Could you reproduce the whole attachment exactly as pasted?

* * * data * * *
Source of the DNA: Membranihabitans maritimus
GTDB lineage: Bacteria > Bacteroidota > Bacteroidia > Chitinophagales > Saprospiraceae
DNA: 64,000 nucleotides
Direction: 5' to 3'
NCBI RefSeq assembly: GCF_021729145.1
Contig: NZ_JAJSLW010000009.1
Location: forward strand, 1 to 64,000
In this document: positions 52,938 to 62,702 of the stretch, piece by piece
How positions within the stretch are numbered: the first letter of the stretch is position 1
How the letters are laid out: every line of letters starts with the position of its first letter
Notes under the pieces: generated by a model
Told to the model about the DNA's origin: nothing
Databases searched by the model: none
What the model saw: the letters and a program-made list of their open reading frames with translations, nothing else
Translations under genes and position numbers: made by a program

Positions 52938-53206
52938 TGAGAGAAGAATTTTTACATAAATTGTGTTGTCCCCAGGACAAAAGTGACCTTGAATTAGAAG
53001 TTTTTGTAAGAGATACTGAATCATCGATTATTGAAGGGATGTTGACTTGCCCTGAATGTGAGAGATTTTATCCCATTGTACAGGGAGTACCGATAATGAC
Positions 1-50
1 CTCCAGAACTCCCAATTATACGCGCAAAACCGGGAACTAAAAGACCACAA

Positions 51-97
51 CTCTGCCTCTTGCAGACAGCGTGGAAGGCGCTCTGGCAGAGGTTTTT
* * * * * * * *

Source of the DNA: Membranihabitans maritimus
GTDB lineage: Bacteria > Bacteroidota > Bacteroidia > Chitinophagales > Saprospiraceae
DNA: 64,000 nucleotides
Direction: 5' to 3'
NCBI RefSeq assembly: GCF_021729145.1
Contig: NZ_JAJSLW010000009.1
Location: forward strand, 1 to 64,000
In this document: positions 52,938 to 62,702 of the stretch, piece by piece
How positions within the stretch are numbered: the first letter of the stretch is position 1
How the letters are laid out: every line of letters starts with the position of its first letter
Notes under the pieces: generated by a model
Told to the model about the DNA's origin: nothing
Databases searched by the model: none
What the model saw: the letters and a program-made list of their open reading frames with translations, nothing else
Translations under genes and position numbers: made by a program

Positions 52938-53206
52938 TGAGAGAAGAATTTTTACATAAATTGTGTTGTCCCCAGGACAAAAGTGACCTTGAATTAGAAG
53001 TTTTTGTAAGAGATACTGAATCATCGATTATTGAAGGGATGTTGACTTGCCCTGAATGTGAGAGATTTTATCCCATTGTACAGGGAGTACCGATAATGAC
Positions 1-50
1 CTCCAGAACTCCCAATTATACGCGCAAAACCGGGAACTAAAAGACCACAA

Positions 51-97
51 CTCTGCCTCTTGCAGACAGCGTGGAAGGCGCTCTGGCAGAGGTTTTT